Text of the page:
CoreOS is not designed to be used on just one or two machines. It's designed for huge clusters where one machine rebooting it not a problem. It allows them to implement more reliable updates. You either get it or you don't, and can quickly and easily roll back to the exact same bits you used before.
It's not like the journal format is some state secret. It's documented and there are already several journal parsers to choose from.
If the major distros all switch to Systemd, which looks likely; then that's one less thing that prevents people from switching to another distro. If you want to belive in some kind of conspiracy around Red Hat, then wouldn't they be more likely to just invent their own proprietary init system and make sure that no one else adopted it?
Of course stuff was broken. Stuff is always broken. Sysvinit was broken. Systemd is better but is probably also broken, one day it may as well be replaced by something else. The good part is, we are making progress. Over time the new stuff tend to be less broken than the stuff that came before it. You might tell yourself that nothing was broken before, but chances are it just happened to work well for you. Because if it wasn't broken, then that would be the first time in the history of the planet that a software project was infallible; and that would be amazing.
My understanding is that the Ubuntu community does not have the manpower that it takes to maintain universe, and Canonical is primarily only intrested in maintaining main and restricted. What they really should do is disable universe and multiverse by default.
The Ubuntu security team (which is mostly paid Canonical employees) provides security updates for packages in the main and restricted component. Packages in universe (such as owncloud) and multiverse are not supported by the security team.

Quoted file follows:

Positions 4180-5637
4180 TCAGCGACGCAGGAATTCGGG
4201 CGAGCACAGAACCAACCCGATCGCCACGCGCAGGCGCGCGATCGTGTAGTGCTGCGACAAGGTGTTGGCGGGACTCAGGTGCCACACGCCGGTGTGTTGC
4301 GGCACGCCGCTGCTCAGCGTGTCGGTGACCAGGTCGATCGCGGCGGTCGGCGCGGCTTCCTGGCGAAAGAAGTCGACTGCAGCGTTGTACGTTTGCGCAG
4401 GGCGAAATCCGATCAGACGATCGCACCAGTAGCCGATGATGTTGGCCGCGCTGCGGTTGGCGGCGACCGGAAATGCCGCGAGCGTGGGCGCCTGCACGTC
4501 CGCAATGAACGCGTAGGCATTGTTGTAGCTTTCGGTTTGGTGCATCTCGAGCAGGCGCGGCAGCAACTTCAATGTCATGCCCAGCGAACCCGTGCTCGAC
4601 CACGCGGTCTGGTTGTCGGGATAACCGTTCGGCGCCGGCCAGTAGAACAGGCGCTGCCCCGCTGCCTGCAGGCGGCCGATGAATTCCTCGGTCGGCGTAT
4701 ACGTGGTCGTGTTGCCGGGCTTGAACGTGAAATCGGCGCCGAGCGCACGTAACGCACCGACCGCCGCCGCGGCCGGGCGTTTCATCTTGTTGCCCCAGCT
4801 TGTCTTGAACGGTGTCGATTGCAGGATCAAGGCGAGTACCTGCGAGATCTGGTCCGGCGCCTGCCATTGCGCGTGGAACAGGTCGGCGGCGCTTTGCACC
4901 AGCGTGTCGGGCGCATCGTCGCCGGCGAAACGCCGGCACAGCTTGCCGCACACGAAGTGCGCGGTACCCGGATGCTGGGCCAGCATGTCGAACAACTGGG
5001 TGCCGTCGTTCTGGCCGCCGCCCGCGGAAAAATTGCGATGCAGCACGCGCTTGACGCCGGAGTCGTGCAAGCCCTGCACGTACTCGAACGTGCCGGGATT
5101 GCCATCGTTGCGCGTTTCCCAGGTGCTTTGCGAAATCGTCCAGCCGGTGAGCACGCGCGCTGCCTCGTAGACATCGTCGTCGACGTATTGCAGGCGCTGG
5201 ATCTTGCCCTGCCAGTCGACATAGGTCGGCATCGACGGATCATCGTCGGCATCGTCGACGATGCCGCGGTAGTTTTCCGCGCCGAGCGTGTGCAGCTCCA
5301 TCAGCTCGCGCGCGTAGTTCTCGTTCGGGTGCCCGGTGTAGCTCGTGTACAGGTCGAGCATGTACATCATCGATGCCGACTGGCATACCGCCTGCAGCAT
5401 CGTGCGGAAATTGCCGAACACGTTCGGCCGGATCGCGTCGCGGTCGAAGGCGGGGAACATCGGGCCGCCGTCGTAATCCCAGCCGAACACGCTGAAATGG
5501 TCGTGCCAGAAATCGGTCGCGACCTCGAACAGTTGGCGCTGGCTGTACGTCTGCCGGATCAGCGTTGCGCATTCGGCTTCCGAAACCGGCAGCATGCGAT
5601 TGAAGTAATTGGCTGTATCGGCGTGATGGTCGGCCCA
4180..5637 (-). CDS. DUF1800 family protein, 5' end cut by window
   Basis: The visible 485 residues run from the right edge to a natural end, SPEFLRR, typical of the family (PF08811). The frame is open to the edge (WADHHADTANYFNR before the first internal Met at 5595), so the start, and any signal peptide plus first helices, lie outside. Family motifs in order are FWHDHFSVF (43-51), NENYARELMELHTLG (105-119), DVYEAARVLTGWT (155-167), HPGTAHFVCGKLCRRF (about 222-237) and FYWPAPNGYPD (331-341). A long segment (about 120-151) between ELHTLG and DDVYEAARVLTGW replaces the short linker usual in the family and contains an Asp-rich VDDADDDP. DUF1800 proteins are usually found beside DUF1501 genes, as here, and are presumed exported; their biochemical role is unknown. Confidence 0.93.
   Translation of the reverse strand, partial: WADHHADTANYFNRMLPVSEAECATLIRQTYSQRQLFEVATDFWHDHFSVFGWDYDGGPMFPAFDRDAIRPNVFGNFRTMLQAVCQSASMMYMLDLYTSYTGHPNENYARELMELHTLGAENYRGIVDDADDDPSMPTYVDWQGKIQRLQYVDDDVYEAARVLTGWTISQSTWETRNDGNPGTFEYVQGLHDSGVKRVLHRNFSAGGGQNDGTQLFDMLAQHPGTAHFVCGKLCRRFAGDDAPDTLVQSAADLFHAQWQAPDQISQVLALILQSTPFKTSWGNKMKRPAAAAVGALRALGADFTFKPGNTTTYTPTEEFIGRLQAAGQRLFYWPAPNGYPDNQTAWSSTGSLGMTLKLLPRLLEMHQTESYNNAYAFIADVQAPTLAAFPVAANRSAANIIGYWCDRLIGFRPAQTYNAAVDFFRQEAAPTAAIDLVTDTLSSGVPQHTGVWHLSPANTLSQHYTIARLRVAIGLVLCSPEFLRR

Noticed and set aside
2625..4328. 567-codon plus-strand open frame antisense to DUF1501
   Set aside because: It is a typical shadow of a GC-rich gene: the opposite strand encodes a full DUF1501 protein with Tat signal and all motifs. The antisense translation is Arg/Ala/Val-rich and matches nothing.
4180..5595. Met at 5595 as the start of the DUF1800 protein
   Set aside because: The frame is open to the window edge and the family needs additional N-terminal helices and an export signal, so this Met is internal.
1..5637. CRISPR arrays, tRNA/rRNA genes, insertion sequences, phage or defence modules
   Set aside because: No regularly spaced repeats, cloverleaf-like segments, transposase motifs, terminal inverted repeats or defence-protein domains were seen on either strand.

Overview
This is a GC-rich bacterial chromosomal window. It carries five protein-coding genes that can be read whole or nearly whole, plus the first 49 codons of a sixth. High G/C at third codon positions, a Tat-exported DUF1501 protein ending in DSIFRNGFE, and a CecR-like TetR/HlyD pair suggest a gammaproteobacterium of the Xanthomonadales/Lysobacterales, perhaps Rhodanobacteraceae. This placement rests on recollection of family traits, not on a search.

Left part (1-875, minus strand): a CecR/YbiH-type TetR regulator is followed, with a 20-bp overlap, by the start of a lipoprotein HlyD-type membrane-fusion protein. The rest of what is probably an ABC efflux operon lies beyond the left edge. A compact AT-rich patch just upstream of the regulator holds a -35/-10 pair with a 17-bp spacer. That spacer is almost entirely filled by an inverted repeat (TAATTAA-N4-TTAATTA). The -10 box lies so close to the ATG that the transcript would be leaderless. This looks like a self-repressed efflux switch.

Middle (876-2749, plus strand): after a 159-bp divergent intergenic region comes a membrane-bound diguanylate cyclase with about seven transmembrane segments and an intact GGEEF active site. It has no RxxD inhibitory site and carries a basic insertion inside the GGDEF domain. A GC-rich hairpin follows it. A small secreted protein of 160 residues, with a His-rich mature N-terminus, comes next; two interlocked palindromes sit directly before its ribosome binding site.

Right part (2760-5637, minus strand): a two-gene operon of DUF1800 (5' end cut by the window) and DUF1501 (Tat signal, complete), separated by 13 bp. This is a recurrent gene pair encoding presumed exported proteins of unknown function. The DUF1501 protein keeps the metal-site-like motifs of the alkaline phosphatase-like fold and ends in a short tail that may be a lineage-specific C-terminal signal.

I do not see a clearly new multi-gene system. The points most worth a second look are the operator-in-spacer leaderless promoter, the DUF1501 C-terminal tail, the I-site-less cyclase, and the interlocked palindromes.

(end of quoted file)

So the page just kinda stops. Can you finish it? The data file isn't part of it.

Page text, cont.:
The Ubuntu package repositories are divided into two parts. Main and restricted contains a limited number of packages which are supported by the Ubuntu security team, but universe and multiverse are not; they are supported (or in this case unsupported) by the Ubuntu community.
The problem is that Ubuntu users don't know this.
Explain for me why the developers cannot simply upload their EXISTING 12.04 and 14.04 backports to Ubuntu, again?
They want you to use their package repository.
If the Ubuntu community wants to provide a version in the Ubuntu repository then the Ubuntu community has to support it.
The reasons that I often hear is more reliable release cycle and supported hardware enabledment kernels during the first two years of and LTS. But yes, most Ubuntu users do not understand the security ramifications of using packages from the Universe component.
Does it still ship with the spyware-inspired keylogger which sends everything you search for to Canonical and others?
Systemd even has a shutdownd. I'm pretty sure it does one thing and does it well.
This isnt a thought or a prediction, this is something systemd actually does when it takes NTP, console, logging, and networking and forces them into one application.
Except it's not.
My system is too old so I don't have the consoled on it, but I imagine that will be a separate daemon as well.
the fork threat is to be taken seriously because of the leaderships inability to actually recognize this as a massive security, scalability, and overall functionality problem that was steamrolled into debian largely at the behest of KDE and Gnome devs. The best solution to avoid a fork in my opinion is to give the user something thats also been forgotten about in the linux community: choice. Systemd or RC Init, or uselessd (a fork of systemd that tries to rehabilitate systemd)
That would of course be nice. But someone has to do the work. It's not like it's just a matter of flipping a bit and everything just works. You actually need to go in and make sure that stuff works with all of them.
Not really, but well made.
If systemd really was a bad thing then distributions would not choose it. It's amazing that people think that distributions are dictated which init system to use.
I see. It appears that Android is not as easy to customize as I thought, that you could just replace individual components like the UI if you wanted.